The New Booboisie
In this, The Baffler’s fiftieth issue, our contributors profile “The New Booboisie”: a cohort of nudgers and mulcters and logrollers with a propensity for power and greed that usually propels them to the top of the American pileup—or close enough.
Take the goons of private equity, who, Whitney Wimbish writes, have concocted a financial racket “so hidden . . . that it’s practically impossible to know for certain whether private equity isn’t just one giant pyramid scheme.” Or the Ricketts family, billionaire owners of the Chicago Cubs, here censured by David Roth for their “tacky rich person shit,” from tax dodging, shell companies, and strategic bankruptcy to sports mismanagement. And still more nefarious, it could be argued, is the feckless billionaire Leon Cooperman, whose relentless interventions on behalf of the indecently rich—in the form of stupid letters and TV appearances—have led Dave Denison to write his own open letter rebuking the old bastard for his top-down class war.
The political realm is governed by the same bleeding-edge folly. Matt Hanson looks back at the career of Oliver North, prototype for the conservative heroes “who keep failing upward.” And Joshua Leifer writes of how American Jewish groups have shifted right in recent years, becoming a vanguard of mere survivalism.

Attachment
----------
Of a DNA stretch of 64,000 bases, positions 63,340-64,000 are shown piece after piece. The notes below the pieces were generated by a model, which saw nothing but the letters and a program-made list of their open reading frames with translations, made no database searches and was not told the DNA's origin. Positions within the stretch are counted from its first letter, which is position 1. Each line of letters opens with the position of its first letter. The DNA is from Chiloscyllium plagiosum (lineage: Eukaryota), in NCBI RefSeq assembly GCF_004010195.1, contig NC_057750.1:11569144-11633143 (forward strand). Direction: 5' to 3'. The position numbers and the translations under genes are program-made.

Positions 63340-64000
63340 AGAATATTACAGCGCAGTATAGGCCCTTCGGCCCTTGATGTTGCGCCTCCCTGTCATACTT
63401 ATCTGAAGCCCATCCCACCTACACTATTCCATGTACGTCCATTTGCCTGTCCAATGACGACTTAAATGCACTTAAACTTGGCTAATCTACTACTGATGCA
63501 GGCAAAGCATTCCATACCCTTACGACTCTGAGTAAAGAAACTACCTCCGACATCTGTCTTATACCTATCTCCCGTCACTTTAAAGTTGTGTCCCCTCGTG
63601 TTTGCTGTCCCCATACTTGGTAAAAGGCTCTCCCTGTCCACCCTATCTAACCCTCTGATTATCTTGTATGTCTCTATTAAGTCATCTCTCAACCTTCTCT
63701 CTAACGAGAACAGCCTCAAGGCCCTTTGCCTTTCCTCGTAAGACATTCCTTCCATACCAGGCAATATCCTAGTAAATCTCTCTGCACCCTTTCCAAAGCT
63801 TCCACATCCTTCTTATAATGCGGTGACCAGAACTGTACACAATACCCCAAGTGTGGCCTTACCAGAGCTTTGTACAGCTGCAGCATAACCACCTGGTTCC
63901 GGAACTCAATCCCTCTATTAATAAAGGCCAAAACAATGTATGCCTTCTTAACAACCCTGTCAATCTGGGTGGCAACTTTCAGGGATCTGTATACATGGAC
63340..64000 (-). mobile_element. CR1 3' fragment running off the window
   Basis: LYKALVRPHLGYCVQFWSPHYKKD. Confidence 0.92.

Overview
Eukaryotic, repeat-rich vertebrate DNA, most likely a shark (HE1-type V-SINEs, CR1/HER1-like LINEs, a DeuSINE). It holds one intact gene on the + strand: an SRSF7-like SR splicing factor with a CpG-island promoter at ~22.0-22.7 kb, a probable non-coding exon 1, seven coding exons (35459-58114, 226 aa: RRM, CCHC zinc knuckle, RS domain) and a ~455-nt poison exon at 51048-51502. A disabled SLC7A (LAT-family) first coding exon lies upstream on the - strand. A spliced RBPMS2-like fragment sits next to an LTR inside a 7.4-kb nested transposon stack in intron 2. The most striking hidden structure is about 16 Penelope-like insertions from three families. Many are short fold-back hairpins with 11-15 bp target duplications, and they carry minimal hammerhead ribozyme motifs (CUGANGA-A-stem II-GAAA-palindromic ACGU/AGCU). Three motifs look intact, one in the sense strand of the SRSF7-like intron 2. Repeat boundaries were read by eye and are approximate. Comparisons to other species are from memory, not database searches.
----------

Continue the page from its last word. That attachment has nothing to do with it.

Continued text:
There’s also what passes, Jess Bergman observes, as the front line of literary production, a set of novels featuring women protagonists who are superficially blank and inert, the product of writers unencumbered by the wisdom of solidarity. And in her takedown of mainstream art pretending to represent the flyover states, Jessa Crispin reminds us that “cultural production, criticism, and programming are now governed, in their totality, by indoctrinated middlebrow assholes.” Of course, abject philistinism is also a hallmark of the booboisie, old or new. To combat this, we’ve called on Mary South, whose “The Promised Hostel” marks the return of fiction to our pages.
Yes, in every far-flung corner of the culture industry the boobs are ascendant. Andrew Marzoni takes a look at a generation of academics driven by a desperate job market to “go public,” finding that “the rules are different online, primarily because there are none.” Kyle Paoletta identifies a faux-populist trend in elite restaurant reviewing, “wherein the critic celebrates extravagantly priced food even as they crack woke about the oligarchs it’s being served to.”
Legacy media gets it, too, when Ross Barkan asks what happened to the news and political coverage on offer from the New York Times, which has “clung to a horse race model of coverage that should have been discredited decades ago.” While its readers know better, the Times, like the rest of the booboisie, cling to a darkly Platonic arrangement wherein a class of elites with diminishing value is propped up as skillful and professional while other workers are made expendable. Thankfully, Lizzie O’Shea undermines this shallow myth in “We Keep You Alive,” which attacks the notion that any labor is unskilled. There’s nothing more monstrous, it turns out, than the truly stupid.